Abide with Me; ’Tis Eventide post
A funny thing happened on the way to this website. I was unable to find a single YouTube or MP3 guitar solo of this popular hymn. Nor could I find a tab listed anywhere. I checked twenty pages deep, and found not a one! There are lots of other versions of this song, but not guitar solos. Part of the problem undoubtedly comes from the fact that the search terms, “abide with me” and “eventide” are also shared by the hymn “Abide with Me.” But the bottom line is, if you learn this song and publish it on the web, you will receive instant, worldwide recognition, because you will be the only one on the web doing it. Chance of a lifetime.
Not much seems to be known about the song itself. WikiPedia contains only an entry of one brief paragraph. Same for HymnWiki, and all other web-based song engines I could find. Hardly anyone has covered it. It’s a shame, because it’s a beautiful song. And it's in the Public Domain.
Actually, the song is musically rather simple, if you are not afraid of a few barre chords. You don't even have to finger-pick it. The whole song can be thumb strummed, pinched, or played with a flat pick. It appears in the key of Eb in the LDS hymnal, but I have transposed it into the keys of A and C, because they are MUCH easier to play. For similar reasons, I have recast it into 6/8 time instead of 3/4, as published in Hymns. Remember that the metronome tempo refers to quarter-notes, so each metronome beat equals two counts.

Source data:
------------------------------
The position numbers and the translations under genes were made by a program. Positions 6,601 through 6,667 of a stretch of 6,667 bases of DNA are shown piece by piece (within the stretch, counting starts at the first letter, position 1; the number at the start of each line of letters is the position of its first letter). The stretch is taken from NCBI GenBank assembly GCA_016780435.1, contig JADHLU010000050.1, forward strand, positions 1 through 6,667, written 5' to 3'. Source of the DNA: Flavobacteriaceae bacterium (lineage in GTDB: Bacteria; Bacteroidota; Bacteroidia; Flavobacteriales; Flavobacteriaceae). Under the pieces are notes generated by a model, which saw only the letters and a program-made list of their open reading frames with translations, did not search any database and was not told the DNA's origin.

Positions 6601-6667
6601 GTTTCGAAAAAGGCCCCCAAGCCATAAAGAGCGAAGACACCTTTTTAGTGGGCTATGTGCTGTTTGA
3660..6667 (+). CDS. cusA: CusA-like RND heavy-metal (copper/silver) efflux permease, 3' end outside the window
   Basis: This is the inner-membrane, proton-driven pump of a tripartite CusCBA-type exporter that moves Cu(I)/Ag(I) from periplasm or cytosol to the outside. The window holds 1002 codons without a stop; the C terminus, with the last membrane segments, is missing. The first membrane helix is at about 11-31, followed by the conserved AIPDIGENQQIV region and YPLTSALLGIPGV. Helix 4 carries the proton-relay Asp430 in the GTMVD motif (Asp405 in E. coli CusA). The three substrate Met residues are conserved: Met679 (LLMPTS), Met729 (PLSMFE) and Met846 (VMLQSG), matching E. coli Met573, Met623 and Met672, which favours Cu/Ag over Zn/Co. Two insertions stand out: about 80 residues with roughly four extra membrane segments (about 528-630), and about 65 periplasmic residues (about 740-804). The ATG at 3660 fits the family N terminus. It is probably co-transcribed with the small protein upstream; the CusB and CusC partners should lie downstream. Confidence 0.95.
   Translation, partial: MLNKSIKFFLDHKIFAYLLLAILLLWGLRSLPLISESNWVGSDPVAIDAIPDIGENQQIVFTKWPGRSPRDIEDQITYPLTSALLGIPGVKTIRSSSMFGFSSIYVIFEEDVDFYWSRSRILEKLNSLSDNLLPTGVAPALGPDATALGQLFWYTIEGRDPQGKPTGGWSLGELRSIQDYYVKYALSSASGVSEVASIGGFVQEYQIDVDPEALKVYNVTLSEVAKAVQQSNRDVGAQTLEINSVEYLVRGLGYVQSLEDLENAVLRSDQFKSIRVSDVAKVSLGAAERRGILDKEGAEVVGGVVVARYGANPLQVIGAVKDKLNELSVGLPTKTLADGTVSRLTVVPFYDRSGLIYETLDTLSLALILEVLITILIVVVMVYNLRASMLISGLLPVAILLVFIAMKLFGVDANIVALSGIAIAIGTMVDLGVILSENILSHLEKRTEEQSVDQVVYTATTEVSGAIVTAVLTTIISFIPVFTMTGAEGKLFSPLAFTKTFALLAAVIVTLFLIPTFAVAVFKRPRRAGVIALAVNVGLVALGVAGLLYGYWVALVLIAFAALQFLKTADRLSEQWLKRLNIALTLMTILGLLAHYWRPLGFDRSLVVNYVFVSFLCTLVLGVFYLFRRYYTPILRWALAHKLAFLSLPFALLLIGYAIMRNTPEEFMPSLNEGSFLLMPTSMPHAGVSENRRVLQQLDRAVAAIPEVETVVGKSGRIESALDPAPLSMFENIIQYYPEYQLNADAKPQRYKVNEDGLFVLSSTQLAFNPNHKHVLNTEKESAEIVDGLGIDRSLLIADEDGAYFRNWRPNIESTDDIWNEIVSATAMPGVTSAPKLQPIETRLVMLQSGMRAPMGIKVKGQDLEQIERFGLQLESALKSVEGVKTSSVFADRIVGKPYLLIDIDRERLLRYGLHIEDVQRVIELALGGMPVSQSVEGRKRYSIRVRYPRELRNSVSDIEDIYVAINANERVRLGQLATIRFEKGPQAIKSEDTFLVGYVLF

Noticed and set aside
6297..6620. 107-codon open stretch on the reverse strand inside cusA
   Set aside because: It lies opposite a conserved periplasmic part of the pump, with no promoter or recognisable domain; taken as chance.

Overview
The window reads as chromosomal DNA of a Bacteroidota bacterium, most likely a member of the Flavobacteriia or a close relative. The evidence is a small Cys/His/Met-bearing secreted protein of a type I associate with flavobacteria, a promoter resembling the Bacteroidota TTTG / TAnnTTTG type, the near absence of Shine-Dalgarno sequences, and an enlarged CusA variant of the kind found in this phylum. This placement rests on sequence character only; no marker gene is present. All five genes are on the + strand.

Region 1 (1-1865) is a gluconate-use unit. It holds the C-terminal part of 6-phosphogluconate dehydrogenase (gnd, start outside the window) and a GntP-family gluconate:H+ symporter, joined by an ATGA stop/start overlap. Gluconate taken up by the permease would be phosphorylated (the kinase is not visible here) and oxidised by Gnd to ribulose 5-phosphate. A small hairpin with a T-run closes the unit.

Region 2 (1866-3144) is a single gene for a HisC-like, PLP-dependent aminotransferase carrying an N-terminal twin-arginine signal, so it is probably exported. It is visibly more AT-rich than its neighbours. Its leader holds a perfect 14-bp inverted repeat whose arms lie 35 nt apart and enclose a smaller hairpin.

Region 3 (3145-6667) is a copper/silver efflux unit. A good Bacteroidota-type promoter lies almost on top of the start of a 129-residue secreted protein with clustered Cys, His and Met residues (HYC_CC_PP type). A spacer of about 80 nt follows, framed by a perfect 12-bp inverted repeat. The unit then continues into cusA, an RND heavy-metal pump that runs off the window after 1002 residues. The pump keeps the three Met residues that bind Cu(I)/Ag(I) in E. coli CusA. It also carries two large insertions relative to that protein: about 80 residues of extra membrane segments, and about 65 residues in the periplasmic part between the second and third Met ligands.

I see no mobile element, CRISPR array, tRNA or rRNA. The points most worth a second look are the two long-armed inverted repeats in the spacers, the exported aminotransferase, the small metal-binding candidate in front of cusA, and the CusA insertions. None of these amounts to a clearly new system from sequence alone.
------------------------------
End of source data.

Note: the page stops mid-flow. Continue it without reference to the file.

In the first line, notes # 2 & 3 of the second and fourth measures are not actually part of the melody, but are included to help with the timing and to keep the song from dragging. You can leave them out if you wish, but the song sounds more finished with them in. The final measure of the line is a partial measure, concluded at the beginning of the next line. I don’t usually use partial measures, but in this case, they make the tab easier to follow. Line two is an exact duplicate of the first line, except for notes 5 and 6 of the fourth measure. It’s important to play the E7 chords as written, and not substitute the easier, two-finger version, which will not work.